I'm just finishing an excellent book, Before Lift-Off: The Making of a Space Shuttle Crew by Henry S.F. Cooper, Jr. I file it under "space history" because it documents the crew training and the actual flight of the shuttle Challenger on STS 41-G which took place October 5-14, 1984, twenty-two years ago this week! Under the command of space veteran Robert Crippen, the crew of seven was the largest crew to fly to space up to that point, and the first to include two women, Sally Ride and Kathy Sullivan. They deployed a satellite, took radar images of the Earth's surface, and performed an EVA to test the feasibility of in-orbit refueling of satellites (with real hydrazine!). The photo shows a little optical connection - a picture of astronaut Dave Leestma's inverted image in a perfectly spherical zero-G water droplet, with Leestma himself out of focus in the background.
To write this book, Cooper was given regular but limited access to the crew through the many months of training for the flight, and more extensive access to the trainers who worked with the crew in hundreds of "sims" or simulations of various kinds. The shuttle was (and is) a complex vehicle, with hundreds of interacting systems and procedures to learn and practice. The many different types of simulators allowed the crew to learn how to operate each system and how to work together as a tightly integrated team. The trainers would generate a steady stream of simulated "malfs," "glitches," and "nits" to teach them how to recognize and recover from the many ways that the complex systems could fail.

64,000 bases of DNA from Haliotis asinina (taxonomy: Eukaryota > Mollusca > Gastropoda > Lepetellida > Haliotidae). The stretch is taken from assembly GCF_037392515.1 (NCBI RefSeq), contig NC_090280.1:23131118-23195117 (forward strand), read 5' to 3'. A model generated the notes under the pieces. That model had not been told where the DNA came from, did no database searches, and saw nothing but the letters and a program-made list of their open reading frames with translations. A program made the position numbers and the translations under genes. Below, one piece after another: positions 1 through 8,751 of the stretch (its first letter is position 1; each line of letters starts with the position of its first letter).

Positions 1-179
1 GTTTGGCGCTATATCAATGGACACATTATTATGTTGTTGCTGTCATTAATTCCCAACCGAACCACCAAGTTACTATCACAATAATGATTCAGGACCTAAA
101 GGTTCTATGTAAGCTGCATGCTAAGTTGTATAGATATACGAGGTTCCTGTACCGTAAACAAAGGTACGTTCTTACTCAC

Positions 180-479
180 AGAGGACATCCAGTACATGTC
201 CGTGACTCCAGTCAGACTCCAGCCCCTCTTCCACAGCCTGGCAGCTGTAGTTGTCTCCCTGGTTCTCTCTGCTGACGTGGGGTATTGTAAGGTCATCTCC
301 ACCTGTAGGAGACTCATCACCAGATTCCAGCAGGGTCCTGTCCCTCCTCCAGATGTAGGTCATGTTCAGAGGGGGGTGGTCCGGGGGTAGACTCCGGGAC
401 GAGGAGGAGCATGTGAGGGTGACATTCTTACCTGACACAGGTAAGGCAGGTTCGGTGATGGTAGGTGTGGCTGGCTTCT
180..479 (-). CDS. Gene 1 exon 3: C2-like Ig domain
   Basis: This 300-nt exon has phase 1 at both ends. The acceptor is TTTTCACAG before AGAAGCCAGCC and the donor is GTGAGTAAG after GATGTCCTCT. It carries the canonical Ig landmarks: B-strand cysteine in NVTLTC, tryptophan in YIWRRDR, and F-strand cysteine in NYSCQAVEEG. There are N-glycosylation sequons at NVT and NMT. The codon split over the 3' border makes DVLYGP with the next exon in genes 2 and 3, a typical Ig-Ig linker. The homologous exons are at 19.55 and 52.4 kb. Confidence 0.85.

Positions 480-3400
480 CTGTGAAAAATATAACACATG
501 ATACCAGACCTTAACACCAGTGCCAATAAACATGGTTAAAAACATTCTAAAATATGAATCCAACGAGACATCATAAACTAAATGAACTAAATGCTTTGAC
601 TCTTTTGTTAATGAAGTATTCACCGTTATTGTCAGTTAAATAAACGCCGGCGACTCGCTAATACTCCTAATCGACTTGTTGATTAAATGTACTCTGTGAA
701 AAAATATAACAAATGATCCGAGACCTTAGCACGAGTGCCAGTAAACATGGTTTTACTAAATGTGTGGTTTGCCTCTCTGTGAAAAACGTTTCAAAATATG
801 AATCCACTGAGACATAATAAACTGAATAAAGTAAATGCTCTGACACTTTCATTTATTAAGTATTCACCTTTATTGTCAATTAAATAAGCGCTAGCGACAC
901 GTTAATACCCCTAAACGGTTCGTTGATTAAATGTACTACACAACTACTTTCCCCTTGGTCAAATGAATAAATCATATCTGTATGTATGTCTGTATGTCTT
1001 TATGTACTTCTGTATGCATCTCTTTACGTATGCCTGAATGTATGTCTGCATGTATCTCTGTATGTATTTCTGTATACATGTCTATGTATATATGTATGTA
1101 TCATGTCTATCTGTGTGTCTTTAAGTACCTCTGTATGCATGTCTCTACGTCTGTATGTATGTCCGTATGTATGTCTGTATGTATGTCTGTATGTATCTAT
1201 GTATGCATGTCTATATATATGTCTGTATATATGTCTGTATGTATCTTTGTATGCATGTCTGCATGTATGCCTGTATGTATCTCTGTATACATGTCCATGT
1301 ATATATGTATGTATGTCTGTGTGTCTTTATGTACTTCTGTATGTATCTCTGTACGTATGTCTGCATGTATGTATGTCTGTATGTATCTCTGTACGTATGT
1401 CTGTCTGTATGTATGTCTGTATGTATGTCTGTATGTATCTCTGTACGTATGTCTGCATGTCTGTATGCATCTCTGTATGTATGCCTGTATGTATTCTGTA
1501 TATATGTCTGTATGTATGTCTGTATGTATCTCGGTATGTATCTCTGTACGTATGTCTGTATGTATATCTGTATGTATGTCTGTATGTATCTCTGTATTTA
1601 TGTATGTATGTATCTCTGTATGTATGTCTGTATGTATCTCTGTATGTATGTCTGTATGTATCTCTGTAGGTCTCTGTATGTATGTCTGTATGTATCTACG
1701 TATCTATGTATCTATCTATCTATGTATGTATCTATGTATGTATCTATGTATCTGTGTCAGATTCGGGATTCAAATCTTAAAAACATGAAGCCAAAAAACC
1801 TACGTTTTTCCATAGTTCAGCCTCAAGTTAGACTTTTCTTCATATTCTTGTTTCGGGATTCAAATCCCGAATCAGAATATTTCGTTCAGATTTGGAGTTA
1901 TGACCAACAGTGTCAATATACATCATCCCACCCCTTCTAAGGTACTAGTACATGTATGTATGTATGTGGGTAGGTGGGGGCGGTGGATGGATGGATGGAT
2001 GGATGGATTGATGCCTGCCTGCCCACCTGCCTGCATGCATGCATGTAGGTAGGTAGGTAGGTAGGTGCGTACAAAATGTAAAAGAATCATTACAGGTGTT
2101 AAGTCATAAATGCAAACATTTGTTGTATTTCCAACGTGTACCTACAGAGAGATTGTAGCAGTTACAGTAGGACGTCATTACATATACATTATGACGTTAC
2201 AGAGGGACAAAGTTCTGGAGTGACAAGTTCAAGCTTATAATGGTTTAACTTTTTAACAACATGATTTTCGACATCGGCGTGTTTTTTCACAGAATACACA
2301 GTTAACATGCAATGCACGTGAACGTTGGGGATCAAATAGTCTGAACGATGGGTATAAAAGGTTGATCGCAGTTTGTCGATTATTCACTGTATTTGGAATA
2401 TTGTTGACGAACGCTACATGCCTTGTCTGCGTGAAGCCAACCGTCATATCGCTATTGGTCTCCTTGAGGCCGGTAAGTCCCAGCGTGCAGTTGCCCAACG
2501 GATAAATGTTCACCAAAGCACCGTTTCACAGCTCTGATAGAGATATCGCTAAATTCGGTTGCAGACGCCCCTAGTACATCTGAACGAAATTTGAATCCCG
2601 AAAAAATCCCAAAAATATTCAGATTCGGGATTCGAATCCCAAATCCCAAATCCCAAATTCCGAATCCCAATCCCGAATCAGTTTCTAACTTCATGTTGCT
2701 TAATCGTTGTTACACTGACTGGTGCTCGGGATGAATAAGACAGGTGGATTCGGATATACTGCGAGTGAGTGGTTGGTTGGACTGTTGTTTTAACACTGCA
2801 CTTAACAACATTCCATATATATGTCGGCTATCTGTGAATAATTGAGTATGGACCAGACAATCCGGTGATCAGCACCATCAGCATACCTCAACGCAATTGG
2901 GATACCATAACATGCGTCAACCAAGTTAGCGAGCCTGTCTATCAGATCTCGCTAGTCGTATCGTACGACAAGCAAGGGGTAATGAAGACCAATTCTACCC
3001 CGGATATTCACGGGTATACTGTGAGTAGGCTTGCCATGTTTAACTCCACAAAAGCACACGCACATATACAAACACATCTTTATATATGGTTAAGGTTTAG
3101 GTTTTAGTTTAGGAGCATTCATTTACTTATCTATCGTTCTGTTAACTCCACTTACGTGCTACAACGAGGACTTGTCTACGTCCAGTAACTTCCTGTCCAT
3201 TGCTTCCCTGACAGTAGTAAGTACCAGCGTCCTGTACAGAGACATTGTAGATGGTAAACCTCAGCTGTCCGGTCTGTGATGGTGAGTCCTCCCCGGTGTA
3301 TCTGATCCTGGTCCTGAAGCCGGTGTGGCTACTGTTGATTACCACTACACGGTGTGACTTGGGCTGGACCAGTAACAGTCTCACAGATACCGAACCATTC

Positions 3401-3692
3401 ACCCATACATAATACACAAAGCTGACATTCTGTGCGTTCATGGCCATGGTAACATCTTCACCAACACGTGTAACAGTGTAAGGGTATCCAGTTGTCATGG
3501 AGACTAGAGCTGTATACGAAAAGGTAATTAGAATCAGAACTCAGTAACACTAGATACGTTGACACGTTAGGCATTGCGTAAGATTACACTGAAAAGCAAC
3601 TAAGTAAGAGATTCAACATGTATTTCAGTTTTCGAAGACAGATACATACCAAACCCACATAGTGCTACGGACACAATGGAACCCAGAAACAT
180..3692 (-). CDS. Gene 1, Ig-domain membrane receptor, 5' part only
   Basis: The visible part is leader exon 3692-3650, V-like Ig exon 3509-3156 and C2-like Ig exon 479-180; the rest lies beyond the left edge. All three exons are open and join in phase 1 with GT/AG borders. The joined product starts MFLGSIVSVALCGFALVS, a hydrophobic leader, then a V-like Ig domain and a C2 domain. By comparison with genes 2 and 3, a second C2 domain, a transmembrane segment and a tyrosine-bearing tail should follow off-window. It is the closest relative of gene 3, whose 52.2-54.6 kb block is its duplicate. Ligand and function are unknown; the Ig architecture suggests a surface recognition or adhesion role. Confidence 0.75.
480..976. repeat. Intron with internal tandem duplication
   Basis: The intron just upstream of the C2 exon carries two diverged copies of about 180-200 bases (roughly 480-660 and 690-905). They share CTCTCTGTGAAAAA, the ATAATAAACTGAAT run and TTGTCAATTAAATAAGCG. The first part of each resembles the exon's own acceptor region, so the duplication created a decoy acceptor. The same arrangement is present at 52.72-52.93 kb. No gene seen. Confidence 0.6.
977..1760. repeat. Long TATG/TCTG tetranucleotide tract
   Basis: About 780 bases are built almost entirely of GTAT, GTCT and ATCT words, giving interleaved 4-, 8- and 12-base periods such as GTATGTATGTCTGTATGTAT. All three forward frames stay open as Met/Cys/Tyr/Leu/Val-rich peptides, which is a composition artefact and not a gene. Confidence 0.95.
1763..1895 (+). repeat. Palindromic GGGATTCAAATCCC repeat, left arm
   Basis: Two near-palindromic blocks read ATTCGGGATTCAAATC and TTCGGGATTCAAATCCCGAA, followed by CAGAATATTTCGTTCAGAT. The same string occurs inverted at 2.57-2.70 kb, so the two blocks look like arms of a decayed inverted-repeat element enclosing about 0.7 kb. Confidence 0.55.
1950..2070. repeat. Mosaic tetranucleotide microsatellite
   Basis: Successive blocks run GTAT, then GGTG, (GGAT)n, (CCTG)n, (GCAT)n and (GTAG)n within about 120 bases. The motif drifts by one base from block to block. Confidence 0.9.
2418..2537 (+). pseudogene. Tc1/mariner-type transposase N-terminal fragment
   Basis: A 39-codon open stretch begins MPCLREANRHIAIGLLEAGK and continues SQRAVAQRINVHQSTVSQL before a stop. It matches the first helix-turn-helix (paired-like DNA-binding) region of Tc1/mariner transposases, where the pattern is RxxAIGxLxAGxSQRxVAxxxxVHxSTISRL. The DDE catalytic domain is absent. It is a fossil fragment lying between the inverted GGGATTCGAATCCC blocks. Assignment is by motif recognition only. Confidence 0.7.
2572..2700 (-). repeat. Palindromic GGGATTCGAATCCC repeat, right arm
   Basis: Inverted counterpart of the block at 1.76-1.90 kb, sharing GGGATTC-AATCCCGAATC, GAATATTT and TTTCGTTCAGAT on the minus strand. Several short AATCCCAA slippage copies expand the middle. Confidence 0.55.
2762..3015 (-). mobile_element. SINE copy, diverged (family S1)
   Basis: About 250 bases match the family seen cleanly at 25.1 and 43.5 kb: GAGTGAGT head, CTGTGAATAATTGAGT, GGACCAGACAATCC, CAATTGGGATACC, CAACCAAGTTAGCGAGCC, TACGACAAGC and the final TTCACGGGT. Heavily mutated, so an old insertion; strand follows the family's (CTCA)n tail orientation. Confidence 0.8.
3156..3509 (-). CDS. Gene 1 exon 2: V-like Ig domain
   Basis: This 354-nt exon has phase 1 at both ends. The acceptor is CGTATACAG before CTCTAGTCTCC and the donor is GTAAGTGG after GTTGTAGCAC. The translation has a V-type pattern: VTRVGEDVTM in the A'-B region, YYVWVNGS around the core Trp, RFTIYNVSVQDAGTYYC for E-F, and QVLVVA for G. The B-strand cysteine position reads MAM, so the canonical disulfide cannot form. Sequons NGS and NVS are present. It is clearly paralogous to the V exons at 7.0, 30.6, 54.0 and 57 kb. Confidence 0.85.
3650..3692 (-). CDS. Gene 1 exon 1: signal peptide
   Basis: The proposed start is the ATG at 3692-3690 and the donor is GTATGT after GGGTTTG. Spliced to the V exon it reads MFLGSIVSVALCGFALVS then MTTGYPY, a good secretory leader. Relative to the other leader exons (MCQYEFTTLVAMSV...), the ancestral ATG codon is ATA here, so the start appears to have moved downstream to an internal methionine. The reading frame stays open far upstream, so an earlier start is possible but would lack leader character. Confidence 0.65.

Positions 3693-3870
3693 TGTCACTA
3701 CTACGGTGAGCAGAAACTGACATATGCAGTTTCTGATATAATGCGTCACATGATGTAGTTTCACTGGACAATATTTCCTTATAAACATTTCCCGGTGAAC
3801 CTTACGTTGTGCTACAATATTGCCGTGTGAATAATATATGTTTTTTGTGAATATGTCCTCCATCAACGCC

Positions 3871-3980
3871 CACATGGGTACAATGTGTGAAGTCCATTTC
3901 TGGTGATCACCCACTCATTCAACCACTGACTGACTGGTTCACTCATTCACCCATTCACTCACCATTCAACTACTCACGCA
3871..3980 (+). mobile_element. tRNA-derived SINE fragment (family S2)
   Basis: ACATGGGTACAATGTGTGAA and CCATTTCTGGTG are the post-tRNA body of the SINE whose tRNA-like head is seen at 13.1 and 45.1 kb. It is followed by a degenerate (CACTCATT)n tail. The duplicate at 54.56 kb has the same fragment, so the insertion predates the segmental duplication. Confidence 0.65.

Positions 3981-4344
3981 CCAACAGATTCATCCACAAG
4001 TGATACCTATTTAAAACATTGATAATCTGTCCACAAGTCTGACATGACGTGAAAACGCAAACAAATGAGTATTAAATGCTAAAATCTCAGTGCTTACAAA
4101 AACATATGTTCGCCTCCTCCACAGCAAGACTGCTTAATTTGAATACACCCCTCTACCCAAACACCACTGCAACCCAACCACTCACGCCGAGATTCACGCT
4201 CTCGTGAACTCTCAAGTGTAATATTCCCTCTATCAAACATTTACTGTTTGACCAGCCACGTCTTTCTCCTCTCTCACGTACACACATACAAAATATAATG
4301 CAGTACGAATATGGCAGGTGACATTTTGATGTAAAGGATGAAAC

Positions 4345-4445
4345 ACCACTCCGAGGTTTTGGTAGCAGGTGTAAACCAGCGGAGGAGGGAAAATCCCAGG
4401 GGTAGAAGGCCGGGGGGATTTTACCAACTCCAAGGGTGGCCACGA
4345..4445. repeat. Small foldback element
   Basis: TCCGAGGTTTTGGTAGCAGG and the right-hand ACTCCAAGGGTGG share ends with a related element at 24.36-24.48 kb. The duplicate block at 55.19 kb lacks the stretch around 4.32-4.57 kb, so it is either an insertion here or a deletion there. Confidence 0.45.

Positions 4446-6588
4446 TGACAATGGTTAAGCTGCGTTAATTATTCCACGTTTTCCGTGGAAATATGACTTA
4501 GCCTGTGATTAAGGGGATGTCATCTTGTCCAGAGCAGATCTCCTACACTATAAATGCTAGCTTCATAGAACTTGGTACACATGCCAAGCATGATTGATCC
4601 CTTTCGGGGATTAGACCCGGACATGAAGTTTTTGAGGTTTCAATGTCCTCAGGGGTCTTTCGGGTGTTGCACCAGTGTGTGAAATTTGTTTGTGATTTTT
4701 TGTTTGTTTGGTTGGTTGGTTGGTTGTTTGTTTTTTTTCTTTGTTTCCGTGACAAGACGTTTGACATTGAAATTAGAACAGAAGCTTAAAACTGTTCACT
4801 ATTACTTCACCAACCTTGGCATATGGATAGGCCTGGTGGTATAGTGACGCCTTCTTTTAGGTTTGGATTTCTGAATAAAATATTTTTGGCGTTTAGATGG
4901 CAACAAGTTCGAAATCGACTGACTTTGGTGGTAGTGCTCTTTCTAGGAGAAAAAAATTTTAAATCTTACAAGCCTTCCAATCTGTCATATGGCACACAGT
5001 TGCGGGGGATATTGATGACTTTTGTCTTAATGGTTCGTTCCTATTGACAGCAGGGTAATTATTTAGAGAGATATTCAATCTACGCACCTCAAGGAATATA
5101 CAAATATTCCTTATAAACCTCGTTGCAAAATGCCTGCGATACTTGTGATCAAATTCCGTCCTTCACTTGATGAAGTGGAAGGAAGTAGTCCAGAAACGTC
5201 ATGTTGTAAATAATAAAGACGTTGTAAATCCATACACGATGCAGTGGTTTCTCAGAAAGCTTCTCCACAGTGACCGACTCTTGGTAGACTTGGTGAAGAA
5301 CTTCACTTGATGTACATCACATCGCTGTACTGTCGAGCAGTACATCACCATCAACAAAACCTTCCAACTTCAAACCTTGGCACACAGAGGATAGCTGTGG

The complexity and depth of this whole process is really impressive and requires tremendous dedication of everyone involved. When I "fly" a simulated space shuttle in Orbiter, as cool and realistic as it is in some respects, I know it's just the tiniest tip of the iceberg in terms of what's really involved in shuttle missions.